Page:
Clean microscopic slides are dipped in a solution of mercuric chloride and sucrose in 30% alcohol and allowed to dry. A thin transparent film of cytological fixative is thus formed on both sides of the slide. Fixative slides, prepared in this manner, can be stored indefinitely provided that they are not exposed to a warm, humid atmosphere. When a drop of fluid containing bacteria, protozoa, or mammalian cells is spread over the surface of such a slide the formed elements are immediately fixed, the finer cytological details being well preserved. Staining and examination are carried out when the specimen arrives at the laboratory. This method is particularly suitable for a diagnostic laboratory service in which most of the specimens arrive by mail.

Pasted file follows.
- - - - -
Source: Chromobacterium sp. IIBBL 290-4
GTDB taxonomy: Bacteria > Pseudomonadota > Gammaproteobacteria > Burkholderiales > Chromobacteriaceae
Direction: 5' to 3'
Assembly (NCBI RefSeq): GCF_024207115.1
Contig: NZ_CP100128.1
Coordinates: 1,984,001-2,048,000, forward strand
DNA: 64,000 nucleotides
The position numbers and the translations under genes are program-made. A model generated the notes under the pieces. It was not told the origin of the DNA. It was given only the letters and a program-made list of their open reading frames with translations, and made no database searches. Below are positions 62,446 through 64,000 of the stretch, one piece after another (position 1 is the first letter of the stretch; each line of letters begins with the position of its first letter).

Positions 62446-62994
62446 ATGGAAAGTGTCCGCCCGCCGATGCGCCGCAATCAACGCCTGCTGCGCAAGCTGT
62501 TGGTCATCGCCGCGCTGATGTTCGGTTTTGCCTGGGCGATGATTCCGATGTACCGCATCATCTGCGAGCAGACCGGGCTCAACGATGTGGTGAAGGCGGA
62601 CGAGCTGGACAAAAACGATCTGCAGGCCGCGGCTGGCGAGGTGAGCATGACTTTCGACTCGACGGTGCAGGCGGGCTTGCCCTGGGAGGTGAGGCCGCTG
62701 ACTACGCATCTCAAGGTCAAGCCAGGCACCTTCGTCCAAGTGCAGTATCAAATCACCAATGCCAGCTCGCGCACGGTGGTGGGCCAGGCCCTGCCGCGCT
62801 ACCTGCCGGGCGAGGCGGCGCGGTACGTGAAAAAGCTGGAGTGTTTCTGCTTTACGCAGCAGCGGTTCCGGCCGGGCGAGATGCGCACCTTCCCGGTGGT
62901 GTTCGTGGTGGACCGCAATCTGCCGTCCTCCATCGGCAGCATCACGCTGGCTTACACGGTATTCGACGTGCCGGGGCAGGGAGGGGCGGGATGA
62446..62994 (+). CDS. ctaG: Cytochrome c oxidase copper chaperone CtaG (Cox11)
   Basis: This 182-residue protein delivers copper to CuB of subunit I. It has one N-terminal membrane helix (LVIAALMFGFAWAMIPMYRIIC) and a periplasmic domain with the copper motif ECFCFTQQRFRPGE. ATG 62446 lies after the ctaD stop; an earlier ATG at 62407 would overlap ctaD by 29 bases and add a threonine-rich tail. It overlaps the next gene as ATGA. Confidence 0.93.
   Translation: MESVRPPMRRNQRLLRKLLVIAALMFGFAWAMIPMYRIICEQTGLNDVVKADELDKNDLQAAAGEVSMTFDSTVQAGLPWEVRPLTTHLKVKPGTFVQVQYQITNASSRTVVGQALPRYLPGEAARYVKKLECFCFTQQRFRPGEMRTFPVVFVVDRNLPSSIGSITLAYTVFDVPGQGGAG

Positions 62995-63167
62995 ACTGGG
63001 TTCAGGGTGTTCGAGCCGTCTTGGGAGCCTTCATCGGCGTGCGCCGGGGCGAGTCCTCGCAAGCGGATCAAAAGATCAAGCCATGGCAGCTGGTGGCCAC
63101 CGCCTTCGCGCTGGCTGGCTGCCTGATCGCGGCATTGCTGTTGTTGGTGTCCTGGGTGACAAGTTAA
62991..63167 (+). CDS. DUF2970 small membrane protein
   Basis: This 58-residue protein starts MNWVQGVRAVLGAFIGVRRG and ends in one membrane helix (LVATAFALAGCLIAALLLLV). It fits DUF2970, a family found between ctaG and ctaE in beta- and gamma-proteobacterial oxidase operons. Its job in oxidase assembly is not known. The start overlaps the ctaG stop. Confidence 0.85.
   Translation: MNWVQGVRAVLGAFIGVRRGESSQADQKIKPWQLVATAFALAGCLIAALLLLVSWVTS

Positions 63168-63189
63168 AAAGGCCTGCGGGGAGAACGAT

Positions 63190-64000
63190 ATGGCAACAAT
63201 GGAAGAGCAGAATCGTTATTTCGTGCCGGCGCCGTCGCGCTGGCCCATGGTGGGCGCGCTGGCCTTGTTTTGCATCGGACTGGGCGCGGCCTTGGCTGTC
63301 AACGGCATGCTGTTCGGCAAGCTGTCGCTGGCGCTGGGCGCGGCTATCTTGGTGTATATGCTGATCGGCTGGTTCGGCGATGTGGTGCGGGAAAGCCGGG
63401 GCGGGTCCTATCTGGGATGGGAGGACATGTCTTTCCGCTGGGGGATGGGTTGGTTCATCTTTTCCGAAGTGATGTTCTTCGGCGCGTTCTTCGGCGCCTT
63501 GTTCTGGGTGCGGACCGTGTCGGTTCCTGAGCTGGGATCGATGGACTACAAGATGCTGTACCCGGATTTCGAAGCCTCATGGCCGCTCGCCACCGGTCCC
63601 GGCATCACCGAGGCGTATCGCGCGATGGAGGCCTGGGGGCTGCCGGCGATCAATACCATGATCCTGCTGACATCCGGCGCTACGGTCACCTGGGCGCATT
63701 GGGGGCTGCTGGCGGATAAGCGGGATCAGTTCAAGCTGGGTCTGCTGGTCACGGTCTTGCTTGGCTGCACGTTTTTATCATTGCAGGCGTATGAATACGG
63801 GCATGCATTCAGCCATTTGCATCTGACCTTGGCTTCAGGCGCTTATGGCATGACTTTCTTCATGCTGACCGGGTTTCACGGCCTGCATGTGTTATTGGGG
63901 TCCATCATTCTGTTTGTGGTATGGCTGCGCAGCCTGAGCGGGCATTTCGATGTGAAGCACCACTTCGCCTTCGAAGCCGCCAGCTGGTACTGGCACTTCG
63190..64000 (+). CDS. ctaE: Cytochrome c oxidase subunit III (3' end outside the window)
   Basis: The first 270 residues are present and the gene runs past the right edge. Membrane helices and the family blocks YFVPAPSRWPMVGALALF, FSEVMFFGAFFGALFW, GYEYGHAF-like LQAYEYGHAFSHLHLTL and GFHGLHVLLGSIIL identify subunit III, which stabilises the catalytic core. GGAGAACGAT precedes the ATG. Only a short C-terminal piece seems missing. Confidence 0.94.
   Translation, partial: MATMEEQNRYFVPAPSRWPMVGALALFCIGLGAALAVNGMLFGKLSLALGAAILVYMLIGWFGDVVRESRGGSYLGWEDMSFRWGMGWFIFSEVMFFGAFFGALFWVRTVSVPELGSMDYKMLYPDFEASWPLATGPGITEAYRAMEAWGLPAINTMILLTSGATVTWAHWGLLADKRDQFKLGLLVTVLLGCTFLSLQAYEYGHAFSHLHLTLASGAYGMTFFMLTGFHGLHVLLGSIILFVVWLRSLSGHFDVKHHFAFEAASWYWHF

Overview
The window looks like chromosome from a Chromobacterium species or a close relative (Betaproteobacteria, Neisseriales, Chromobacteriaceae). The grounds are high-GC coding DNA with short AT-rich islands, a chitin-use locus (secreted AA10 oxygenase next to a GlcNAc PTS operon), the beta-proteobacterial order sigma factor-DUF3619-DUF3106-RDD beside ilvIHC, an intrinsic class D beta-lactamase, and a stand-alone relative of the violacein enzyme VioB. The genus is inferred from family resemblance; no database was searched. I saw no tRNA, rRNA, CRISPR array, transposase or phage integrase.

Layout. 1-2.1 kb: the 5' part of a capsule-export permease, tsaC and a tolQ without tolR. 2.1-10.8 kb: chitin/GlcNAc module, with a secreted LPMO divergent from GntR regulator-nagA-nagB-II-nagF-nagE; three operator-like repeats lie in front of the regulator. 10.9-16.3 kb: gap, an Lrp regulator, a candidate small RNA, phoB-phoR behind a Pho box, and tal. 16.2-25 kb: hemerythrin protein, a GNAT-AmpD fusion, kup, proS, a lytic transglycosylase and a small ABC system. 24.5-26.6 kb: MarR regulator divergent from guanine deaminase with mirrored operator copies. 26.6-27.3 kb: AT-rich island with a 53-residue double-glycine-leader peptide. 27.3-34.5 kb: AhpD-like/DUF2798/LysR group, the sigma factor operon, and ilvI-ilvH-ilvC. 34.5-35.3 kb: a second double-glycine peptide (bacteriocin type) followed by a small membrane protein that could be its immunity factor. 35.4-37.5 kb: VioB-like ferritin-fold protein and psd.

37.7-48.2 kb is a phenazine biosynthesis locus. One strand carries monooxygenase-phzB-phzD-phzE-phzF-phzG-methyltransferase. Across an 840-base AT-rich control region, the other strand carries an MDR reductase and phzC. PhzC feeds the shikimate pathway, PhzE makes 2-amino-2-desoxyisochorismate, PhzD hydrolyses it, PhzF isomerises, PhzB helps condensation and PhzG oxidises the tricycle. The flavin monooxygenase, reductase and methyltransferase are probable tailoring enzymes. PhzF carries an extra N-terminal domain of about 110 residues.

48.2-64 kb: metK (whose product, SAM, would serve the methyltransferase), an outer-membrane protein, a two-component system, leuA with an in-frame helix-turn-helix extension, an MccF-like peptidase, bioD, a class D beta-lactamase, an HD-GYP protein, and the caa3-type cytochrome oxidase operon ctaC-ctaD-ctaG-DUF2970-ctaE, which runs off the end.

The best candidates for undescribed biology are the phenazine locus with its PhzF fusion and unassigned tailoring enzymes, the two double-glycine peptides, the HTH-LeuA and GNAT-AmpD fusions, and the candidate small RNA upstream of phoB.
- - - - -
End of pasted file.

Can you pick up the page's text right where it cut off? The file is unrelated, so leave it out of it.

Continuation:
The method has been successfully employed in the diagnosis of Trichomonas vaginalis infection of the female genital tract. This parasite was found by phase-contrast microscopy in 47% of 1,000 women examined at a police court clinic. Fixative slide preparations were also obtained from these women at the time of their medical examination. Of these specimens, 38·6% showed the presence of Tr. vaginalis, and 10% were also found to be infected with N. gonorrhoeae.
The fixative slide technique may also prove of value in such widely separated fields as exfoliative cytology and the diagnosis of primary syphilis.
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